Colman Andrews interview

What is your personal impression of Spain’s avant-garde cooking?

Molecular gastronomy is a silly term. All food is molecular. These chefs who are radically changing the form of food, changing liquids into solids…I may be in the minority but I think most of what’s being done in Spain and elsewhere is pretty silly. Adrià is one of a kind, a genius, and when you try to imitate that or take lessons away—well, it’s like the chefs who looked at Puck and said, “Oh, I get it, it’s weird ingredients on pizza.” People shouldn’t be trying to do what Adrià does, but his influence has freed chefs and given them permission to use their imaginations. The best are going off in their own directions.

How many of these new ideas are legitimate and likely to endure?

A lot of the landmarks of the most contemporary Spanish cooking, turning everything into foam, or solidifying things meant to be liquid with various chemicals, I don’t think these things will last long, anymore than the pastry set pieces of Carême’s generation did. You read about them, but they have no relevance to the way we eat today. The most lasting gift of Adrià is taking a very traditional, closed society, where food tended to be predictable and repetitious, and making anything fair game.

Where would you send an American chef to taste traditional cooking at its best?

Along the whole Mediterranean coast from the French border down to Andalusia, there’s a tradition of rice cookery that is one of the most interesting and least understood culinary treasures of Spain. Whatever else you do in Barcelona, you should go to one of the traditional seafood restaurants and have one of the seafood rice dishes. They’re not risotto, they’re not paella, they’re something different.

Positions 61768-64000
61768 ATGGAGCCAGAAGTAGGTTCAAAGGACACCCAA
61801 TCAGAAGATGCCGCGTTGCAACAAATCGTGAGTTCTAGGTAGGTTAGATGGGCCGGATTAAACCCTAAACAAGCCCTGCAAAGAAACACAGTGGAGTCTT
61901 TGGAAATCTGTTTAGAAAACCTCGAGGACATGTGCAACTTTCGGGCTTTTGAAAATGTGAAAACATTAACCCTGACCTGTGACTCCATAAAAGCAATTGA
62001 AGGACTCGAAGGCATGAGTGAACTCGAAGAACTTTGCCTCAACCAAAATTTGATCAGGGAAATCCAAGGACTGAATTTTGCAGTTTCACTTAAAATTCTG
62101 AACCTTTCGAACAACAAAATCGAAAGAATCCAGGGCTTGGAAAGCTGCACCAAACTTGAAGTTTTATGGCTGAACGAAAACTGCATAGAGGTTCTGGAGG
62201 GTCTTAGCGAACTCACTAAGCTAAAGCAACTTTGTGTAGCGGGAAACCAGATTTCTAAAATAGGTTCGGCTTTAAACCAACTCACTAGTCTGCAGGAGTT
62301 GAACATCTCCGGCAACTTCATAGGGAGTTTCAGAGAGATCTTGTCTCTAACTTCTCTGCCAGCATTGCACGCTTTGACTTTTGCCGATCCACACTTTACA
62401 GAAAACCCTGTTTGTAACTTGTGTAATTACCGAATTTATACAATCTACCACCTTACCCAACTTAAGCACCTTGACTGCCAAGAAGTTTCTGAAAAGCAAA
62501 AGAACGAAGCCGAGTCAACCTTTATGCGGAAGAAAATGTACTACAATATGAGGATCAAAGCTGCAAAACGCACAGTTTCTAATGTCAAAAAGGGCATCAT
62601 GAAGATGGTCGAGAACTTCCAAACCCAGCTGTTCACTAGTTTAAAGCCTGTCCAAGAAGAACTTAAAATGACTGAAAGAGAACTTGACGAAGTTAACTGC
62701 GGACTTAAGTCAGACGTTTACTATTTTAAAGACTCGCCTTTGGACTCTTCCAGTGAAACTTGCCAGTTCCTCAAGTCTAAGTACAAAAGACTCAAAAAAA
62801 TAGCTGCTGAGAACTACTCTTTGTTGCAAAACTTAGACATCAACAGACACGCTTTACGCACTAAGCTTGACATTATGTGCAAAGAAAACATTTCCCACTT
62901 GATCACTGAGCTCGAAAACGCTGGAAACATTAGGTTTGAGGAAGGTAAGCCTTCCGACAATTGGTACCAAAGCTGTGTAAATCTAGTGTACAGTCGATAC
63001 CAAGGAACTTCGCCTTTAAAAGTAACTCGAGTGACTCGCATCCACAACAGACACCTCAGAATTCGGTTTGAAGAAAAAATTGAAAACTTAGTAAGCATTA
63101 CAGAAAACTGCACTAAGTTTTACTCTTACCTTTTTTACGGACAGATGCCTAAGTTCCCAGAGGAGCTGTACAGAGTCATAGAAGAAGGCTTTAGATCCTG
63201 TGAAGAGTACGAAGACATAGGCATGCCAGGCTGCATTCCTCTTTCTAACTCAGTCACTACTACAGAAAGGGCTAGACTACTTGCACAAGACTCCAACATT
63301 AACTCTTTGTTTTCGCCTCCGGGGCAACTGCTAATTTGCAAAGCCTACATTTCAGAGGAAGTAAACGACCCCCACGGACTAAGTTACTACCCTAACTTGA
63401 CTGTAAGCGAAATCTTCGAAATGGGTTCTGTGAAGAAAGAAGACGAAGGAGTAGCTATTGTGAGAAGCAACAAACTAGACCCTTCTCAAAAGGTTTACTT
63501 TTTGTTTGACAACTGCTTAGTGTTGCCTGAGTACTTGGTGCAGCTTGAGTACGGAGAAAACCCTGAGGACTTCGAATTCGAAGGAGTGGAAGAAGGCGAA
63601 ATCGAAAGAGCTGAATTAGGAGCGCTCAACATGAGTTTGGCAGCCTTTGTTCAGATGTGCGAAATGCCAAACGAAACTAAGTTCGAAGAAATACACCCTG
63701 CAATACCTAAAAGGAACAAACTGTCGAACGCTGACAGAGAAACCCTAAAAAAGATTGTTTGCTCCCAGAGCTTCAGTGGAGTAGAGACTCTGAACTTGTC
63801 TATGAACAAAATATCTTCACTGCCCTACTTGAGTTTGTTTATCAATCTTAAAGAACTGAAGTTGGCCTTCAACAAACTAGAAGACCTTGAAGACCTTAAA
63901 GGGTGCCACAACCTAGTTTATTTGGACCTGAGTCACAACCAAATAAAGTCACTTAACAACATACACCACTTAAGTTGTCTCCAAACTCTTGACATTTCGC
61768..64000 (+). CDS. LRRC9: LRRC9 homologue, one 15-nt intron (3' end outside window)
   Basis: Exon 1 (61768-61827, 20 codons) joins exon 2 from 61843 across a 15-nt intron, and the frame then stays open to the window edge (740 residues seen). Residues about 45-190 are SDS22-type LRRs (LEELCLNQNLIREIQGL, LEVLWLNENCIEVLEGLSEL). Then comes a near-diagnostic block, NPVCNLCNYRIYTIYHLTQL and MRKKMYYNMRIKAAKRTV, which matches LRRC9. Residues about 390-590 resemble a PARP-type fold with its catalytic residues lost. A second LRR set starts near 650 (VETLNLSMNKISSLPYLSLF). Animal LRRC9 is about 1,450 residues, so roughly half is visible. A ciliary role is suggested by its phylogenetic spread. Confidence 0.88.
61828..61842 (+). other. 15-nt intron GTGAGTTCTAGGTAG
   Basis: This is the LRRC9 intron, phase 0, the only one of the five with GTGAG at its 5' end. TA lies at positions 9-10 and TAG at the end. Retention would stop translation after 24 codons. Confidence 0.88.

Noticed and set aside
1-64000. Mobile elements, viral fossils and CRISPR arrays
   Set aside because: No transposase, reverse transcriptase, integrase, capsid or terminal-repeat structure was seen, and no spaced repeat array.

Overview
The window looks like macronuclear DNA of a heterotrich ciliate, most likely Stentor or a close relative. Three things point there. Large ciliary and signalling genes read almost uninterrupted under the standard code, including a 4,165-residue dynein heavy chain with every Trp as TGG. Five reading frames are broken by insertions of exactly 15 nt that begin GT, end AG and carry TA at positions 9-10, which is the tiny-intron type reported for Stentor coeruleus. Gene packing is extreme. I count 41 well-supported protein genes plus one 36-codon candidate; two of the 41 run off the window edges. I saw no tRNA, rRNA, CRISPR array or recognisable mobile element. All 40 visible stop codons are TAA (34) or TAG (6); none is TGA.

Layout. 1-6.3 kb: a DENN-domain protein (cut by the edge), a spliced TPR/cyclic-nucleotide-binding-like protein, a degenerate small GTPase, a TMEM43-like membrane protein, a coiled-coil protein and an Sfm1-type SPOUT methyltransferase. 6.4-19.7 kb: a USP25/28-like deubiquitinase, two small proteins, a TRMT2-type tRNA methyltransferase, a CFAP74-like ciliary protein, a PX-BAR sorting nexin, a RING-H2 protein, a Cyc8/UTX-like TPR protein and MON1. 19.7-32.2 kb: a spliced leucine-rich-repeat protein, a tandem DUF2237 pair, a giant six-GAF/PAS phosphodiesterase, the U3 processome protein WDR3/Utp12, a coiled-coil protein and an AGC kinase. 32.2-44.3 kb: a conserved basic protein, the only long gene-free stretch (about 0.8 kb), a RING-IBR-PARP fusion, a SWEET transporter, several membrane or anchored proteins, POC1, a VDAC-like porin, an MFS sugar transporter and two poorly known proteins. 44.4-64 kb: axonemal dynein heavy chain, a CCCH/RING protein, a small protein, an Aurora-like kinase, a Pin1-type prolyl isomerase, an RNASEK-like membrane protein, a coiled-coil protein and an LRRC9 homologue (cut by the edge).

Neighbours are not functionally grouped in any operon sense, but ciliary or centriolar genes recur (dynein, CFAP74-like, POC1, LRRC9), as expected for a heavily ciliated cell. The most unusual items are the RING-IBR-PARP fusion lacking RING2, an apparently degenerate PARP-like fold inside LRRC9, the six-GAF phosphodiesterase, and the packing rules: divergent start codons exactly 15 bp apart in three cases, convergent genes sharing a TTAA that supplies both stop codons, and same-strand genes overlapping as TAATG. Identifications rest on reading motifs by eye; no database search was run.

Tapas have taken off in America—but sometimes interpreted in ways that no Spaniard would recognize. What should American chefs know about the concept of tapas, the context of tapas?

Tapas are basically bar snacks, an idea from the south of Spain. Typically, certain bars were known for certain things: one would have the best ham, another would have the best croquetas, and you would wander from one to the next, the famous tapeo. At Tia Pol in New York, the food is pretty close to what you would get in Spain. Boqueria (also in New York) is also trying to keep to the original spirit of tapas. But the experience is going to be different. You can’t have mounds of things out on the counter (in the U.S.) unless they’re behind sneeze guards or at a certain temperature. I’m also seeing words on tapas menus like mozzarella, balsamic vinegar and pesto—words that have nothing to do with Spanish food. That doesn’t mean it’s bad food, but….

Where would you send a culinary traveler to experience the “undiscovered Spain”?

One of my favorite areas personally is the Ampurdán, the interior Costa Brava, from the French border down toward Barcelona, a wonderful area with extremely good restaurants, including Adrià, beautiful countryside and walled towns, with the Pyrenees in the background. Valencia is a city that has changed tremendously in the time I’ve been going. Today, it is one of Spain’s most beautiful, with civic works, new architecture, a whole new spirit. And the food is superb now.

What Spanish ingredients do you think should be better known in the U.S.?

Spanish olive oil used to have a bad name, but in recent years, the southern areas have made a real commitment to quality. Then there’s the trendy new ingredient of Marcona almonds, which have wonderful flavor. What I wish would get a little more currency is sherry vinegar, an excellent product. Even in Spain, it’s being pushed off the table by balsamic.

© 2017 The Culinary Institute of America